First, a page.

And isn’t that what shyness really is? Inhibition? Isn’t something getting in the way? Fear of being judged, perhaps? Fear of saying the wrong thing? Fear of being rejected? I’m sure every shy person has their own reasons and fears.

    If someone is in the room who wants to join in the fun, alcohol honestly does do the trick close to 100% of the time.

    Alcohol has a dark side, sure, but it also has an incredibly powerful and positive side if consumed responsibly. The reason I have as many close friends as I do is because of alcohol and the gift it gave us all to get to know each other on far more connecting levels than we may have been able to reach without it.

    I can honestly say that I wouldn’t even be friends with some of my friends if it weren’t for alcohol because it was only the alcohol that let them take their own guards down long enough to become friends with me.

    But what if they don’t like drinking or don’t want to? How do I usually get them out of their shells then? Alcohol isn’t always an option, and I certainly can’t force it down their throats.

    The truth is that the only thing you can do is not worry about it, and slowly find another way to help your shy friends let go of their inhibitions.

    The only way any shy person ever lets their guard down is if they feel safe with the people they are with. So… Help them feel safe.

    Show genuine interest in anything they have to say, and don’t just nod and move on to more exciting conversations once they finish. Ask follow up questions. Dig deeper. Get them talking and sharing and keep your interest sky high until something triggers them in a way that they, too, can’t shut up about it.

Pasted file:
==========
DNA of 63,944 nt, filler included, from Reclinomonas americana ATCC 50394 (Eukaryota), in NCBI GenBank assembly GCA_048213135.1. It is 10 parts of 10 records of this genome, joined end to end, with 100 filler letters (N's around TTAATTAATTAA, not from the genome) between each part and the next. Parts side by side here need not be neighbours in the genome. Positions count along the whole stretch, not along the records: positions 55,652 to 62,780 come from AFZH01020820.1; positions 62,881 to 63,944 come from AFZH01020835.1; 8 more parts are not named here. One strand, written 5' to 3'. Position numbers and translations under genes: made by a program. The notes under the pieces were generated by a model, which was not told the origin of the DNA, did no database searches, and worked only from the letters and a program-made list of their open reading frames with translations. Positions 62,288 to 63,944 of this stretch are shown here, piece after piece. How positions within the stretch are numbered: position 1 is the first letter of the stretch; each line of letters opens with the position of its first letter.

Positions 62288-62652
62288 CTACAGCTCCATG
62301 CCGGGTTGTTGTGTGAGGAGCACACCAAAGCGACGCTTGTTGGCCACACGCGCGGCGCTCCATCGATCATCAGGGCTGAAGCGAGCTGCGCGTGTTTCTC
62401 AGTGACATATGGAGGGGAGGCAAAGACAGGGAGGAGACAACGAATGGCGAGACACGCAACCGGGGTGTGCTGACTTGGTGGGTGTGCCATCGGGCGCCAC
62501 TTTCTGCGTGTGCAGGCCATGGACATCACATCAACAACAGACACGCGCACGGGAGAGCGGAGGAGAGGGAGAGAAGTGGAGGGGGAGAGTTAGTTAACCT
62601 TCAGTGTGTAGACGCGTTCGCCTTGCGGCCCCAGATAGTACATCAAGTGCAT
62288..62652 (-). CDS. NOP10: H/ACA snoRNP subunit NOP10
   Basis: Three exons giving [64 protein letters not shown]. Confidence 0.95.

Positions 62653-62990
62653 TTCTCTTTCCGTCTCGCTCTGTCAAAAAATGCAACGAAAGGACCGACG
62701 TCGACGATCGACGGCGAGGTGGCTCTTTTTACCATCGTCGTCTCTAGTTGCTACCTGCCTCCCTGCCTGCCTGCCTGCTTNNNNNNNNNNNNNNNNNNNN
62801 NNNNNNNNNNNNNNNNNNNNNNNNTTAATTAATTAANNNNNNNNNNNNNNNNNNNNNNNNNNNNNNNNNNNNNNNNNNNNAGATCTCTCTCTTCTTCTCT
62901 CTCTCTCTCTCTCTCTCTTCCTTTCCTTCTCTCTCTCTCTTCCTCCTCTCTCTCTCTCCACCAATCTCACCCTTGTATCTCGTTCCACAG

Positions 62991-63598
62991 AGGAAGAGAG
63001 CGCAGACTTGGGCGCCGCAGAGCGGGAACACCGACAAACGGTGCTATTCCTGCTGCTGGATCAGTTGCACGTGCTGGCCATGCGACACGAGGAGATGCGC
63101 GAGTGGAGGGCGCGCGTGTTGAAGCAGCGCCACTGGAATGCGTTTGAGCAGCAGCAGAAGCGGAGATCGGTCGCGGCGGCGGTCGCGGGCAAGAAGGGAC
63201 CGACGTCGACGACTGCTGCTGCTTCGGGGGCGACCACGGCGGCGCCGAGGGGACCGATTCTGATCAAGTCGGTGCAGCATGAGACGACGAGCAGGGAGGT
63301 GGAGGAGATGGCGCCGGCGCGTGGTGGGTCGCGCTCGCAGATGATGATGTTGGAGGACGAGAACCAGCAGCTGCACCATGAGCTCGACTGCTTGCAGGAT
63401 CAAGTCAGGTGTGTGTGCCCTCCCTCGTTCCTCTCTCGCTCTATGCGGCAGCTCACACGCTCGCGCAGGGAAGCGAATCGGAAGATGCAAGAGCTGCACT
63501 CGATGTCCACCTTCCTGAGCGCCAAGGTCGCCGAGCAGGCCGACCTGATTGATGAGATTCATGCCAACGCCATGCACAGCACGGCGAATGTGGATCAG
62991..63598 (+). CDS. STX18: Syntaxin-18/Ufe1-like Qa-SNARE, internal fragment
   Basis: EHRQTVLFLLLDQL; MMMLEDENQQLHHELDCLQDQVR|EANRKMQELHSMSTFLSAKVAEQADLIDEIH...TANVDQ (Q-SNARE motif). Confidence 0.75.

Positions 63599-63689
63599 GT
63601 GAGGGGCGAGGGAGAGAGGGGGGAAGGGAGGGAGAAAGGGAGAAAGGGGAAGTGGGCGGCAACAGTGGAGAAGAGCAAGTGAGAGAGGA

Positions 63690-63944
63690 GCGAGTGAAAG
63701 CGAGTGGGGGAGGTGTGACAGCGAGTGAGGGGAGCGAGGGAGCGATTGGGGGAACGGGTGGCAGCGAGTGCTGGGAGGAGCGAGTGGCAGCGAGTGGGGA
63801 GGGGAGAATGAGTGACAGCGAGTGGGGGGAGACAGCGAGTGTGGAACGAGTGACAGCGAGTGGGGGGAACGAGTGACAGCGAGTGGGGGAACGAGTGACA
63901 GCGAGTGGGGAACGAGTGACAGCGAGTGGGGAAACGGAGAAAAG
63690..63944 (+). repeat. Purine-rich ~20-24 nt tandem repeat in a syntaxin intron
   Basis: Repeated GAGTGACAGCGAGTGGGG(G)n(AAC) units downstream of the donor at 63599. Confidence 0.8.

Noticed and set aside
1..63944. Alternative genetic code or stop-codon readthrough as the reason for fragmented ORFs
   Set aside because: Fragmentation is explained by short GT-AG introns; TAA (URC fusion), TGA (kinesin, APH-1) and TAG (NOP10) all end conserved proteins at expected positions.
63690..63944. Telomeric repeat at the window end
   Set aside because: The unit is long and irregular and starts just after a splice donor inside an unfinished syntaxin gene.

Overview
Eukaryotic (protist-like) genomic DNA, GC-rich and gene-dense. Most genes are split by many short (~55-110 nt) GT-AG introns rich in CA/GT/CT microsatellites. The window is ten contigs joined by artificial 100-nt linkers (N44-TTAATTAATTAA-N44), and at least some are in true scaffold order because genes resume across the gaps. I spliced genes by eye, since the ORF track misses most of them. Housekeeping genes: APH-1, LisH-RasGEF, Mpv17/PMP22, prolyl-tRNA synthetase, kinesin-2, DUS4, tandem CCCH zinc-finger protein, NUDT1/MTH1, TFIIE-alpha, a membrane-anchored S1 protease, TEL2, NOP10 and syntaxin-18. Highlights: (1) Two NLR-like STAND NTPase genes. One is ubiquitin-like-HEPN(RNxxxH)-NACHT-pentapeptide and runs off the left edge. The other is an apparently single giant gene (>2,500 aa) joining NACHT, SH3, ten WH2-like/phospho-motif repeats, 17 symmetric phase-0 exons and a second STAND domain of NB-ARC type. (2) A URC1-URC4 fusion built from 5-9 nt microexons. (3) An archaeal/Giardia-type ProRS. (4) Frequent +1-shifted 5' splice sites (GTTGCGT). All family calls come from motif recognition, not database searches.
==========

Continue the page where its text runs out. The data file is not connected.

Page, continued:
In addition to follow up questions, relate to your shy friends and the fears they may have as much as possible. If you think they are scared of being judged, find a way to nonchalantly work a story of you having the same fear into a story you tell. If you think they’re scared of saying something stupid, find a way to laugh at a stupid thing (or ten) you’ve said lately. Subtly let them know that it isn’t easy or hasn’t always been easy for you, either.

    There isn’t much in this world that is more powerful and liberating than feeling accepted by the people you care about, flaws and all. If you want to get past the inhibitions, accept your shy friends in all their shyness and with all their fears. It is only when they feel truly accepted as they are that they will finally show you who they really are. Remember that.

    In conclusion, let me just remind you to not stress much about it at all.

    There is nothing wrong with being shy. A lot of people are. It’s not your job to release your shy friends from some mental prison you perceive they are living in. Just care about them, accept them, and don’t pressure them. Shy people do things on their own terms and on their own timelines.

    If you can remember that, you will naturally see the side of your shy friends that you’re hoping you will.

    ~ Dan Pearce | Dan Pearce Was Here